Monday, April 11, 2016


Andy Greenberg (via John Gruber):

As Apple battled the FBI for the last two months over the agency’s demands that Apple help crack its own encryption, both the tech community and law enforcement hoped that Congress would weigh in with some sort of compromise solution. Now Congress has spoken on crypto, and privacy advocates say its “solution” is the most extreme stance on encryption yet.


It’s a nine-page piece of legislation that would require people to comply with any authorized court order for data—and if that data is “unintelligible,” the legislation would demand that it be rendered “intelligible.” In other words, the bill would make illegal the sort of user-controlled encryption that’s in every modern iPhone, in all billion devices that run Whatsapp’s messaging service, and in dozens of other tech products. “This basically outlaws end-to-end encryption,” says Joseph Lorenzo Hall, chief technologist at the Center for Democracy and Technology. “It’s effectively the most anti-crypto bill of all anti-crypto bills.”


The draft reflects an ignorance of everyday computer security practices that safeguard your devices and information from criminals. As currently written, the draft likely even outlaws forward secrecy, an innovative security feature that many major tech providers, including WhatsApp, have implemented to limit the damage to user privacy in the event encryption keys are compromised.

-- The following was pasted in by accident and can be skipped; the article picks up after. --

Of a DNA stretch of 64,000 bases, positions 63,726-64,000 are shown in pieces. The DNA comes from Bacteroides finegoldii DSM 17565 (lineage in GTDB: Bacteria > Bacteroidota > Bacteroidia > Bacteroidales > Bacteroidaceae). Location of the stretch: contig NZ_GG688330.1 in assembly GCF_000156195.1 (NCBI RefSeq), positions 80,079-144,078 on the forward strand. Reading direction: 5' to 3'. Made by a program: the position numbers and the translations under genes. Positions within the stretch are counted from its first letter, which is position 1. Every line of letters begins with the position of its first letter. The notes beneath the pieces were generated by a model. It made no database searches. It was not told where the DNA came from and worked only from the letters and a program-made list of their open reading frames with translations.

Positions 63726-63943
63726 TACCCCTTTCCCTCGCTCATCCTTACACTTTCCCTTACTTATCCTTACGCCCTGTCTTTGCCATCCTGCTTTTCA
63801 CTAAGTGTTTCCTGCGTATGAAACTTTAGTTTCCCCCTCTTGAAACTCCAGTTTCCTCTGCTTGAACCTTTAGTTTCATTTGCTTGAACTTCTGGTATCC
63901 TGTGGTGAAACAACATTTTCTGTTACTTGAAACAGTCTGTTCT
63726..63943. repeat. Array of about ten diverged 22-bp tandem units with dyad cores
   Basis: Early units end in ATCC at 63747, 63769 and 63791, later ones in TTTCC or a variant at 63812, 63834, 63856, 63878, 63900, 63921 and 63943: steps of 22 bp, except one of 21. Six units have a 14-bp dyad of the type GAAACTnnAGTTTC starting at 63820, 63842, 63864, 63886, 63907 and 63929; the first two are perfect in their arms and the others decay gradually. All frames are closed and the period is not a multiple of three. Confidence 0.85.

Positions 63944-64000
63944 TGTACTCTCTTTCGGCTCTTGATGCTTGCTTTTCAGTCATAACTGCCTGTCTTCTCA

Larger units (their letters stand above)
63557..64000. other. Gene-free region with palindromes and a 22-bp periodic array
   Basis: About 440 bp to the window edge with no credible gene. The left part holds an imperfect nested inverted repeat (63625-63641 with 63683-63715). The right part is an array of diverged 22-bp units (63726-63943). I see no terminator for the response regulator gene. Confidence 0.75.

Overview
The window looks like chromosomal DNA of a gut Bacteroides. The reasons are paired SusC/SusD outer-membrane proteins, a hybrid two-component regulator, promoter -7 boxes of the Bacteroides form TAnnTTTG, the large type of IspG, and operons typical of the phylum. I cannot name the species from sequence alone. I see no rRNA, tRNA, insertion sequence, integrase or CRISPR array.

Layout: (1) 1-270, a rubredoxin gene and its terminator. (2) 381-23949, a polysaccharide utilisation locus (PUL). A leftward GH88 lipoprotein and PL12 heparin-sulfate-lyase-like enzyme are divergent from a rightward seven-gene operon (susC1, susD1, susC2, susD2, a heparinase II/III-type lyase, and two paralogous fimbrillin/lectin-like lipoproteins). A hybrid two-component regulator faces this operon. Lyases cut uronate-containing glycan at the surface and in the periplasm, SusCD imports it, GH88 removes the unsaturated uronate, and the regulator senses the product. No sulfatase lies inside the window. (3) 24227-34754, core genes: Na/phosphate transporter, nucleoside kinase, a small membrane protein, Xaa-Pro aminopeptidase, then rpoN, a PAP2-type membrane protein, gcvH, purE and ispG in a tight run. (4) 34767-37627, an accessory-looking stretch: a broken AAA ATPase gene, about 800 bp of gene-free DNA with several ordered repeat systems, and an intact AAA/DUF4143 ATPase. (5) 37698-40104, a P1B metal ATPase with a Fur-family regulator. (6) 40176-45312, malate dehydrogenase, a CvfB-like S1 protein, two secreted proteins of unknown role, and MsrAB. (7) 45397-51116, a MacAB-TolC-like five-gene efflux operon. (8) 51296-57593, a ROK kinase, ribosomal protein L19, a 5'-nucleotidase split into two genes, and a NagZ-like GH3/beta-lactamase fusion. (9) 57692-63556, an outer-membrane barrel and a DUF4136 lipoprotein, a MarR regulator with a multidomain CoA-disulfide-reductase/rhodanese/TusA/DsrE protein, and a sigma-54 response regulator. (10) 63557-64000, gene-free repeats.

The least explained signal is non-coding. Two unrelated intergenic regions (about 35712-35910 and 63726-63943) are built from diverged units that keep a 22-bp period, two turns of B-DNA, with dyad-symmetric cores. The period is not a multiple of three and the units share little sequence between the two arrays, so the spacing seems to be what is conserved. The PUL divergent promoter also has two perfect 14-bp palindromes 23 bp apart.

Previously: FBI Asks Apple for Secure Golden Key.

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And that's why computer literacy can no longer be optional for people who want to participate in democracy.

Since San Bernardino, the great Marcy Wheeler keeps making the suggestion that Tim Cook should stage a very showy trip to Ireland looking at real estate, while muttering something non-specific about planning for contingencies.

I think she's half-joking / half-serious, but I genuinely think it's a really smart idea.

To paraphrase Margaret Atwood, stupidity and evil, or in this case, more accurately, tyranny, look pretty much the same if you judge by the results. However, the Wired author to me displays an almost comical level of naïveté by ascribing this to simple stupidity. One has merely to look at Feinstein's track record in general. Remember kids, when they come for your rights and freedoms, they don't come for just one or two of them.

FWIW, as someone who watches the Capitoline sausage factory, this bill is not ignorant by non-design.

It's designed to be ignorant. It's a DOA bill, and the folks behind it fully know that. This is a long game.

This is first bid. The thing to worry about is the eventual "compromise" bill that removes a bit of ignorance from this bid...

(Seriously, if Tim Cook wants to play for real, he should go on a casual sight-seeing tour of Ireland.)

"And that's why computer literacy can no longer be optional for people who want to participate in democracy."

Great in principle. But, at least in the US context, not a majority of valence either of the two branches. The Supremes are different, but have their own issues.

All "people" have in the US democracy are corporate proxies, In short, it's a power play to see if Tim Cook and any allies can fight off Clipper Chip Redux.

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